Anushka Chawla*, Daniela Horta Sáenz**
Kenza Elass: kenza.elass[at]univ-amu.fr
Camille Hainnaux: camille.hainnaux[at]univ-amu.fr
Daniela Horta Saenz: daniela.horta-saenz[at]univ-amu.fr
Jade Ponsard: jade.ponsard[at]univ-amu.fr
*A growing body of research focuses on family members, neighbours, peers, and the larger community as important sources of health information for young women. However, in traditional societies like those in rural India, women have limited agency over their own health and decision making due to restrictive social norms often imposed by family members such as the mother-in-law. In addition, lack of decision-making power in the household leads to high costs of bargaining for women. We have recently launched a field experiment in the central Indian state of Madhya Pradesh to explore the role of intergenerational bargaining and communication within the household in order to improve the access of young married women in rural India to maternal health services. Our preliminary baseline data suggest that young women are unsure about good reproductive health practices and rely heavily on their mothers or mothers-in-law, who in turn rely on traditional knowledge. With this in mind, we will randomize whether health information is given to daughters-in-law, or both daughter-in-law and mothers-in-law. Further to understand the role of the community in upholding traditional practices, we will cross-randomize whether the treatment of giving information to households is made common knowledge or not.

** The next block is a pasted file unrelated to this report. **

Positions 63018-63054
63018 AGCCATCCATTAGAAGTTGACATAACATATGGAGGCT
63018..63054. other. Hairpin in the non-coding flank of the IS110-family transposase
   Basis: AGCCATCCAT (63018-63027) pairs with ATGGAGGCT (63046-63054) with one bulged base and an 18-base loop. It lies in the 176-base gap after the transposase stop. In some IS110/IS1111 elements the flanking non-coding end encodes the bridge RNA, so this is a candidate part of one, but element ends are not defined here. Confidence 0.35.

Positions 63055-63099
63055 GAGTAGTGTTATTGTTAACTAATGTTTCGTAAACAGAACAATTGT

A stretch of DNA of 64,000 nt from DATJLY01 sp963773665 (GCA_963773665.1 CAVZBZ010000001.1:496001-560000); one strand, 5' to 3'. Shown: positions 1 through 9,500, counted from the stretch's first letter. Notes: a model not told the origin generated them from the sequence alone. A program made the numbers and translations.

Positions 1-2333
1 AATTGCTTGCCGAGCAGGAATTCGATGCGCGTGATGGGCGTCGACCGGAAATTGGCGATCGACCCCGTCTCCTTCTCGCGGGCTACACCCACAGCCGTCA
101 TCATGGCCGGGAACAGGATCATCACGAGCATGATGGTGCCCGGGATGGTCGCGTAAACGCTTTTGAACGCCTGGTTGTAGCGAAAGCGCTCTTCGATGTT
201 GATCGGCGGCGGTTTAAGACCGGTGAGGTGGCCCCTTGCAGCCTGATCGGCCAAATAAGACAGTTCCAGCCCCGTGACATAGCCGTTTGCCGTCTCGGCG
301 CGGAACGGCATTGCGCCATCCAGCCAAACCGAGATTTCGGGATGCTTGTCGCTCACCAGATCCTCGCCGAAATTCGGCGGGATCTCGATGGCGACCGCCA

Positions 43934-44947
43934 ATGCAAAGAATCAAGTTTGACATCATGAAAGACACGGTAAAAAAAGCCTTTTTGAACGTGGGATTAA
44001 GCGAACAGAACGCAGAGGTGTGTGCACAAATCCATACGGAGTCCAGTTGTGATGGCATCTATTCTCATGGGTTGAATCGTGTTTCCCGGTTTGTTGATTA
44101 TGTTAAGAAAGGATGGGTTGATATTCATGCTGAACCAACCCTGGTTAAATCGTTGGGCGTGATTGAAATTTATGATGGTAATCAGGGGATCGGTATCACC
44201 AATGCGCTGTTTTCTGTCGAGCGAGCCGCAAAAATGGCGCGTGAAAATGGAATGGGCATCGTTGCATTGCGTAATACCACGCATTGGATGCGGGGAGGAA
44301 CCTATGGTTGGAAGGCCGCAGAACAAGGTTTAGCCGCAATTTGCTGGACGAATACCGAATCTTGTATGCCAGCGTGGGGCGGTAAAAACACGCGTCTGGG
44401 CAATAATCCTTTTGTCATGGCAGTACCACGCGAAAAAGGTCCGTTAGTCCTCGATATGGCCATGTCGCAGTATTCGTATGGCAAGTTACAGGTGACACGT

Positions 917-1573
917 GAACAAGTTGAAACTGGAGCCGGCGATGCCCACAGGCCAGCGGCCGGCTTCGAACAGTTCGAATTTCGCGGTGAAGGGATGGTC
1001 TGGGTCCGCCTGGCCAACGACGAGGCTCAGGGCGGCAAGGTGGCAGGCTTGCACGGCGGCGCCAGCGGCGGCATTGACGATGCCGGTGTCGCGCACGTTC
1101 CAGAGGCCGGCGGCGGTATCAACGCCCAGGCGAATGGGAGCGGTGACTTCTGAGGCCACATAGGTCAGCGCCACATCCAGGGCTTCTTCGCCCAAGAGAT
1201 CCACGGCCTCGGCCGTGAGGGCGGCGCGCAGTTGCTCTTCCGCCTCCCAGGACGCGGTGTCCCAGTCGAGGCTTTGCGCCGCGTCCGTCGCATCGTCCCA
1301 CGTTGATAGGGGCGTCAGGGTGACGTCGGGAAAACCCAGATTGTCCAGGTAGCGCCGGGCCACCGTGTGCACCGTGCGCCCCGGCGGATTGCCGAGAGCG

**We study the effect of highlighting negative Covid-related topics on cognitive ability under different incentives in a population of French university students. In an online survey in the midst of the pandemic, we confronted participants with an article about the labor market or mental health consequences of the pandemic or one of two control articles and a series of reflective questions about their own situation. Afterwards, in a cognitive performance task, half of the participants received a payout that increases linearly with their performance. For the other half, the payment was only received when a threshold was passed and then increased linearly. The Covid-related topics made participants feel worse and more nervous than the control topics. Yet, we find that there is no average effect on cognitive performance with linear incentives. Coefficients are negative but not significant on average, only the mental health topic has a weak negative effect for some subgroups. However, in the threshold payment scheme, we find that the labor market topic increases performance overall. On the other hand, the mental health topic discourages students with a low baseline ability and encourages those with a medium baseline ability. Our results highlight the importance of the interaction between the type of stress and incentives, as well as baseline cognitive ability.